Winslow, AZ — Last month, police officer Austin Shipley responded to a call about a woman acting irregular in a store, within minutes of his arrival, he would kill 27-year-old Loreal Tsingine.
Shipley claims that Tsingine brandished a pair of scissors which caused him to fear for his life and put five bullets into the 5-foot tall 100 lb woman. However, witnesses saw a different version of events.
According to Tsingine’s cousin, David Villaescusa, he watched a video of the incident which he says did not show her threaten the officer with the scissors. “She had a pair of scissors that she used to cut her hair split ends,” Villaescusa said. “She stood only five feet tall and weighed less than 100 bls. Shipley, on the other hand, is over six feet tall and weighs over 200 pounds. I don’t think he had to shoot her.”
“I watched the video,” explains Villaescusa. “She never raised those scissors towards the officer.”
According to bystanders, Shipley showed up after another officer had Tsingine completely under control and had both hands behind her back — yet he continued to yell stop resisting as if he wanted the situation to escalate. Moments later, a troubled woman in need of mental help was lying on the ground twitching in a pool of her own blood.
When she was killed, Tsingine had an active warrant for her arrest for an alleged probation violation for a prior assault on a police officer. Her previous arrest was eerily similar to the one just before her death.
As AZ Central reports, during the first arrest, the young Navajo woman had entered a store, and her behavior drew scrutiny. She was asked to leave, and when she didn’t, authorities were called.
A deputy was dispatched to assist, and found her a short distance away. After a verbal exchange, she clenched her fists and lunged toward the officer, reaching toward his holstered gun in the scuffle.
The woman was arrested — but unlike in the fatal confrontation nine months later, no weapons were discharged.
Her family and friends now wonder why this situation wasn’t handled the same way. New information coming to light this week answers that question.
Officer Austin Shipley is no stranger to hurting women, and, in fact according to his fellow officers — he should have never been a cop.
According to records obtained by the Associated Press, at least two officers who trained Shipley had serious concerns about his work, including that he was too quick to go for his service weapon, ignored directives from superiors and falsified reports.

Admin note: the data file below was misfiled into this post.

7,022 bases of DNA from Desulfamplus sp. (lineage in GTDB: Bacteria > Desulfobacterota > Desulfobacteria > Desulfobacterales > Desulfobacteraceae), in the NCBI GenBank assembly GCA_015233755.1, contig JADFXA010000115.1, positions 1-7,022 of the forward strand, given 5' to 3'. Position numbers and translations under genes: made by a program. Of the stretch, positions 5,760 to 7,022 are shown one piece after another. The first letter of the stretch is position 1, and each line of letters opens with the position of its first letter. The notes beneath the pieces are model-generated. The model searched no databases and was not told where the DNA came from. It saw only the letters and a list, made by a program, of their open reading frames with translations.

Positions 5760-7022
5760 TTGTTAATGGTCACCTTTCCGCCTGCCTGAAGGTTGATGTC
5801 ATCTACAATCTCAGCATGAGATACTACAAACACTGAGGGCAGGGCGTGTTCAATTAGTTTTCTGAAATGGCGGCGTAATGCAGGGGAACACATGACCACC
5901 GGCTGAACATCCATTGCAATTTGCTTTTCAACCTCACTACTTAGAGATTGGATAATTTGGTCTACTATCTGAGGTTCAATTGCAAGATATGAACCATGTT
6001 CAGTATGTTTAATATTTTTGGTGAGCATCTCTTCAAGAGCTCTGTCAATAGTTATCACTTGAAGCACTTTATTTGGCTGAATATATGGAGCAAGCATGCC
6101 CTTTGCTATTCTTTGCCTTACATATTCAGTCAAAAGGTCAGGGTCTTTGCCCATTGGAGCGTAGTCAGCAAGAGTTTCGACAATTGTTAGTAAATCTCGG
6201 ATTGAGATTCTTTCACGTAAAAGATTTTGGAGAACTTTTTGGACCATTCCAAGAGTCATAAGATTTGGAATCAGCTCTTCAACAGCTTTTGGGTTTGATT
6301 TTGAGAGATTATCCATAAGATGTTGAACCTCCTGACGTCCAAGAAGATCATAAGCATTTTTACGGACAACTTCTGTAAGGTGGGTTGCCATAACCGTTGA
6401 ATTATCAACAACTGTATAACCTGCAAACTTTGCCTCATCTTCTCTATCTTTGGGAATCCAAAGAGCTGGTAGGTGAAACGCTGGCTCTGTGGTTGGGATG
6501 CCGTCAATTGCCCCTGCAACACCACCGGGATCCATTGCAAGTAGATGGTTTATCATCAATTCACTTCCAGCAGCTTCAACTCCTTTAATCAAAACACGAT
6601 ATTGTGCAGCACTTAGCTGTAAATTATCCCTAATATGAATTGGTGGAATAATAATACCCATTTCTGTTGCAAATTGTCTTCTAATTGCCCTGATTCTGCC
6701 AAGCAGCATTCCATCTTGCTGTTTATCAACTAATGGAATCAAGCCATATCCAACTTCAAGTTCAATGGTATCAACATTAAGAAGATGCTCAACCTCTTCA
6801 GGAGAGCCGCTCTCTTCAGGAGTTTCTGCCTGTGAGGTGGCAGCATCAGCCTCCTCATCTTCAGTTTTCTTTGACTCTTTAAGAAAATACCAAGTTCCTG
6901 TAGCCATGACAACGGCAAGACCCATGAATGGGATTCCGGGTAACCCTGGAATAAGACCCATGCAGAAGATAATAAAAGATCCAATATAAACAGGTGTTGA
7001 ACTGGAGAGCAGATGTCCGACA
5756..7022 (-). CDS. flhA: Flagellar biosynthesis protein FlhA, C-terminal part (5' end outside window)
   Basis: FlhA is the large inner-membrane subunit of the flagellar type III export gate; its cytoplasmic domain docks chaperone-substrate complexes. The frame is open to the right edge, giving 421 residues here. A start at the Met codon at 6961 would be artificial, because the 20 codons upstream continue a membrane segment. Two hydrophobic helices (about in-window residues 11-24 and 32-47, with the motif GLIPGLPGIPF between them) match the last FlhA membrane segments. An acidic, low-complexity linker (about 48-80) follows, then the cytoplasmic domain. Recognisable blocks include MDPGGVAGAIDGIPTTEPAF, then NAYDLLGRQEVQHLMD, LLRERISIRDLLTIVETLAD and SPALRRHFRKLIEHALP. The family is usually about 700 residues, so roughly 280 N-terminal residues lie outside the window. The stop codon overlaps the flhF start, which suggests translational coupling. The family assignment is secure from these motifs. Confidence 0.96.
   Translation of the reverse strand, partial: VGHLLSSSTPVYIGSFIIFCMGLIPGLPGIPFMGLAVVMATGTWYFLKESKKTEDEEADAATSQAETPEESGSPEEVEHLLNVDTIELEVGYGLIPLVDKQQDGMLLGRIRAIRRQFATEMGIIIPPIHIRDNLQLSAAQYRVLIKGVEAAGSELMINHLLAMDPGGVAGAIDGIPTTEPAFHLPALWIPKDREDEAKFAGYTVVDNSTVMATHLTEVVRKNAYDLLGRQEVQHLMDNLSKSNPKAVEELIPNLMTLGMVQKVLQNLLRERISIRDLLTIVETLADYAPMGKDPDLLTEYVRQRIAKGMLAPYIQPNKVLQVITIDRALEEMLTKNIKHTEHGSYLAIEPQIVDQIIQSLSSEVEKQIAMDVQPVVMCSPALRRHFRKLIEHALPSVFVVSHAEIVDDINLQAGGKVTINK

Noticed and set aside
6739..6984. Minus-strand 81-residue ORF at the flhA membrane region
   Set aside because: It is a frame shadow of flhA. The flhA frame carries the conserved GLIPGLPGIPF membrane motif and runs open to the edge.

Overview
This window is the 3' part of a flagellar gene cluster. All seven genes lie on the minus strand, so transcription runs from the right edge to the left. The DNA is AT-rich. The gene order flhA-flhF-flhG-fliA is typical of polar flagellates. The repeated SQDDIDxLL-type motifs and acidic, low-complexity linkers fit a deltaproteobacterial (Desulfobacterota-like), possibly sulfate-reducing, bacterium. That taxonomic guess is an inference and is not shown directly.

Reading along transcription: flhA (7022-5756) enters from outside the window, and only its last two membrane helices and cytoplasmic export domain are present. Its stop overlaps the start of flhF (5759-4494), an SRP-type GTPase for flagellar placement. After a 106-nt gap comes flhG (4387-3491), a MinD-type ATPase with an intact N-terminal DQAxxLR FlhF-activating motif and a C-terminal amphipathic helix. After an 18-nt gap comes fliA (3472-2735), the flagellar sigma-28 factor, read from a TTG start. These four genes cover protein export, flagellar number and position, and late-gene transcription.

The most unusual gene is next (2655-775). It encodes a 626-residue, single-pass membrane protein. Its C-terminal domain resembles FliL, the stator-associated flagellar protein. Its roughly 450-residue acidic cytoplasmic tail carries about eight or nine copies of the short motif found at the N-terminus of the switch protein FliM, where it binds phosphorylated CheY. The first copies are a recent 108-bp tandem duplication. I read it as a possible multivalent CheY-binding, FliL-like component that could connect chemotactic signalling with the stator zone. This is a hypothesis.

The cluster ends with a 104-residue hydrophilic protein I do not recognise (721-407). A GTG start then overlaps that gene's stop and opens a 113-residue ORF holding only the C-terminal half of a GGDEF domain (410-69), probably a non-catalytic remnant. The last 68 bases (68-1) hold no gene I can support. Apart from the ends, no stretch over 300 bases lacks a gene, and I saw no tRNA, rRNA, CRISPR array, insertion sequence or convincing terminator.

It gets worse.
Before he was even hired as a police officer out of training in 2013, a police corporal recommended that the Winslow Police Department not hire him.
Before Shipley finished the academy, Cpl. Ron Chisholm wrote to Lt. Ken Arend and police Chief Steve Garnett and said, “I do not believe that this officer should be retained by the Winslow Police Department” and outlined a list of reasons. He cited integrity issues, failing to control suspects, not communicating with other officers, not accurately reporting facts and repeatedly questioning his training officers’ directives, according to the report.
But Chisholm wasn’t the only cop who saw trouble in hiring Shipley. Cpl. Jason Thermen also went on record to voice his concerns about Shipley in July of 2013. According to the AP, Thermen said Shipley wrongly believed his badge gave him license to harass the public and ridicule citizens of the small northeastern Arizona city.
Thermen also said Shipley was “pouting” because he didn’t allow the trainee to get into fights with a drunken person and with someone during a welfare check.
“Shipley advised me the next day he went home and ‘pouted’ because I took the fight away from him again,” Thermen wrote.
In their reports, Chisholm and Thermen both noted that Shipley was a danger to society, yet somehow, this man was still given a badge and a gun.
“If this behavior continues, it is going to get someone hurt,” Chisholm wrote, noting Shipley’s tendency to continue to go for his gun in situations where it was entirely uncalled for.
Even after he was hired, Shipley continued to build his rap sheet. Twice in only three years, Shipley was written up for abusing girls. The first time was for making inappropriate comments to a teenage girl. But the next time he’d be written up, it was for unnecessarily tasering a different girl.
As all of this information comes to light, the Native American community is being vindicated in their original claims of injustice. Their friend and daughter, who was undoubtedly troubled, did not deserve to die that night. However, her killer was irresponsibly given authority to initiate violence against citizens by a police department, and for their incompetence, a community now grieves.